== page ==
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Pediatric Anesthesiologist: Salary, Career and Education Info

Pediatric anesthesiologists specialize in working with patients 21 years of age and under, providing them with pain relief before, during and after surgery. The educational process to become a pediatric anesthesiologist is extensive, lasting eight years followed by three to eight years of internship and residency, but the hourly salary is what many would consider substantial.

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Pediatric Anesthesiologist Salary Info

According to the U.S. Bureau of Labor Statistics (BLS), the mean hourly wage for anesthesiologists was $113.01 in May 2013 (www.bls.gov). This amounted to a mean annual income of $235,070. Those in the lowest ten percent made $62.80 per hour and $130,620 yearly, or less. Salary can vary depending upon employer; for example, physician offices were the highest paying businesses in 2013, with anesthesiologists earning $244,780 annually and $117.68 hourly, also per the BLS. Anesthesiologists working at general hospitals made $91.31 per hour, which amounted to $189,920 for the year. Salary info specific to pediatric anesthesiologists isn't available.

Career Info For a Pediatric Anesthesiologist

Pediatric anesthesiologists specialize in taking care of children, toddlers, teenagers, and young adults under age 21. Generally, these medical professionals work with family physicians, pediatricians, and surgical staff. Anesthesiologists explain clearly to patients and their parents about the pain relief and treatments available at all stages in the surgery process. By constantly assessing and watching a patient's vital signs, the pediatric anesthesiologist ensures that the patient is as comfortable as possible to aid in their recovery.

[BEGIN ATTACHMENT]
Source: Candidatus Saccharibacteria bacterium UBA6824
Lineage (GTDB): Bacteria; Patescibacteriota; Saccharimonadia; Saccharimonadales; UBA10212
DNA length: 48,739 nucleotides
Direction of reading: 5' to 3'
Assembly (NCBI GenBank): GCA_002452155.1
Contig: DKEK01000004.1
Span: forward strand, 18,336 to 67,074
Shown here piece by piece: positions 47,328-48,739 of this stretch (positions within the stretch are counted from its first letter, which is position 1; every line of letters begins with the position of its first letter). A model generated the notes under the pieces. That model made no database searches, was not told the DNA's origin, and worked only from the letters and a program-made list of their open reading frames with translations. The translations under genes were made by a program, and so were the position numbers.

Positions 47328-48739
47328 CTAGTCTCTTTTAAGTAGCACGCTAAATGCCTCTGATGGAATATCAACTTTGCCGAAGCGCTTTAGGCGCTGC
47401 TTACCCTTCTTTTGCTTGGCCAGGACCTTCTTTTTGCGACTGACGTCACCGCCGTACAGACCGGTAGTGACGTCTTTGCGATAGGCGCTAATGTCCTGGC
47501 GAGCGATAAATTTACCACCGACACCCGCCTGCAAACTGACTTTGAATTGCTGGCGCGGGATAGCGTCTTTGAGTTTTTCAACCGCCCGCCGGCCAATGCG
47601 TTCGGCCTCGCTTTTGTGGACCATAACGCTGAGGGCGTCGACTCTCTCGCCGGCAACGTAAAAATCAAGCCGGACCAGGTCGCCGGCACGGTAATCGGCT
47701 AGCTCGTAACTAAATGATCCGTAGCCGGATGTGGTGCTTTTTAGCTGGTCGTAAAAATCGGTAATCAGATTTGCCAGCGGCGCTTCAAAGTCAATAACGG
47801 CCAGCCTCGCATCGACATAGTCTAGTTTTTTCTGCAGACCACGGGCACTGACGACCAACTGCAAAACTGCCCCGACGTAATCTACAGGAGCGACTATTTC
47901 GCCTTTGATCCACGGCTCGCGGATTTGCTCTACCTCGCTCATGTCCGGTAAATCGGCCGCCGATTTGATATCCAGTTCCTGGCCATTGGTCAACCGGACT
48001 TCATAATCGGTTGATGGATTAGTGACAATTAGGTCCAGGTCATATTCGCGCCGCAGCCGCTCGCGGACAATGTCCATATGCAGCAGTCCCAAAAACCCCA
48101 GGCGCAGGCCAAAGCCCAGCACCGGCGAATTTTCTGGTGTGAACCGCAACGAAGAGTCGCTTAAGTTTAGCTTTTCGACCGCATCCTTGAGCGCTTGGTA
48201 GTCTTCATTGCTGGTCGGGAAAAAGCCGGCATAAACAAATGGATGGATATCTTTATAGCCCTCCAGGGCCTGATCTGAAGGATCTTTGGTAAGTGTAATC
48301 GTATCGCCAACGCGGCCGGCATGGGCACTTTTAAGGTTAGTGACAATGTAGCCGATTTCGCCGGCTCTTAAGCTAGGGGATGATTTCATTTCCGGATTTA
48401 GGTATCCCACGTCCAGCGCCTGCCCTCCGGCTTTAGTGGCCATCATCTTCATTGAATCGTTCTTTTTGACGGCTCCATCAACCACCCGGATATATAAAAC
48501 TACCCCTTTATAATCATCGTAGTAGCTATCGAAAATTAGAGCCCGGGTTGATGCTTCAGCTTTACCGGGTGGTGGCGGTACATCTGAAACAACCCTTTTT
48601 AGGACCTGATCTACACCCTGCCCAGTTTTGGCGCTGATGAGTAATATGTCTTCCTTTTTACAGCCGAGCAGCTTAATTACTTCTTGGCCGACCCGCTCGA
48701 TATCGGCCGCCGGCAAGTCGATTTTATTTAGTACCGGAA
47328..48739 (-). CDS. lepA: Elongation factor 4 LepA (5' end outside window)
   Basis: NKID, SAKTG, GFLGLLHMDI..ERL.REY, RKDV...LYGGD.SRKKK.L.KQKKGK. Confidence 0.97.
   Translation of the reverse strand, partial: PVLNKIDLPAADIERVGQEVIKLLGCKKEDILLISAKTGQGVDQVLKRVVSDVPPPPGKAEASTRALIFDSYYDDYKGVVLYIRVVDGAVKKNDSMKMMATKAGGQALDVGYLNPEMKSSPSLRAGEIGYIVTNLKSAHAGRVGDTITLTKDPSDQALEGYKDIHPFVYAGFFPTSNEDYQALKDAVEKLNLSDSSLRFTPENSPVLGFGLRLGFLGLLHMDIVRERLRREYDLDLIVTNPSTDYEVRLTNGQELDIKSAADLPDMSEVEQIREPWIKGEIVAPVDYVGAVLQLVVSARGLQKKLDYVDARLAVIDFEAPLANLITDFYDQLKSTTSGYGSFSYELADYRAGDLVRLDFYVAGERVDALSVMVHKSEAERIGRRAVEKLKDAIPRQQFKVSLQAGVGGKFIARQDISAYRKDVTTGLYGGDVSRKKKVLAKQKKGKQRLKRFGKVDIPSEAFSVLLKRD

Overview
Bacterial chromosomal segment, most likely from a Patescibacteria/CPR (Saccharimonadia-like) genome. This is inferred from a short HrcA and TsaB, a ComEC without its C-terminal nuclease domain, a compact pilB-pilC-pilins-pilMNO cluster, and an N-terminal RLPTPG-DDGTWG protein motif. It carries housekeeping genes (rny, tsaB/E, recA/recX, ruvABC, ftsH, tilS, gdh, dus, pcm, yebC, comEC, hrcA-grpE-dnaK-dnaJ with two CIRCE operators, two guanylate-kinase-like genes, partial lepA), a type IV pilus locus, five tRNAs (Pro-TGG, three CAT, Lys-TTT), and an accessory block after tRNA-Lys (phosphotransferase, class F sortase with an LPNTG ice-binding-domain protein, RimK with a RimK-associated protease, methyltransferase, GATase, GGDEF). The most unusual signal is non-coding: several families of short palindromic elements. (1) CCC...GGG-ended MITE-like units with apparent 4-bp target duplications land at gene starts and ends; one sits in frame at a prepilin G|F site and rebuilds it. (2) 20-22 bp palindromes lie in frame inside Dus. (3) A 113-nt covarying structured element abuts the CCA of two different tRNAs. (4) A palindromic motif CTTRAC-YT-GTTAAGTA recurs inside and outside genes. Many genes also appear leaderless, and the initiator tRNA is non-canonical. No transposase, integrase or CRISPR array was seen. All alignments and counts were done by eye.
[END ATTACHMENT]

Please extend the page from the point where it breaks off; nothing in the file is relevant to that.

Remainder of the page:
Pediatric Anesthesiologist Education Info

In order to become a pediatric anesthesiologist, four years of undergraduate school and four years of medical school must be completed. Afterward, required residency and internship programs can last anywhere from three to eight years. Pediatric anesthesiologists need to graduate from programs accredited by the Liaison Committee on Medical Education (www.lcme.org) in order to obtain licensure. Aspiring pediatric anesthesiologists seek out internships and residencies that specialize in pediatric work.

To practice this career, pediatric anesthesiologists need to acquire licensure by passing the United States Medical Licensing Examination. This is offered to students who have graduated from an accredited medical school. In some cases, a pediatric anesthesiologist seeking work in another state can simply transfer their license, but in others they may need to repeat licensing exams.

Additionally, those seeking board certification with the American Osteopathic Association (AOA) need to meet the minimum eligibility requirements, which include completing residency training and passing an examination (www.osteopathic.org).

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Source: Bureau of Labor Statistics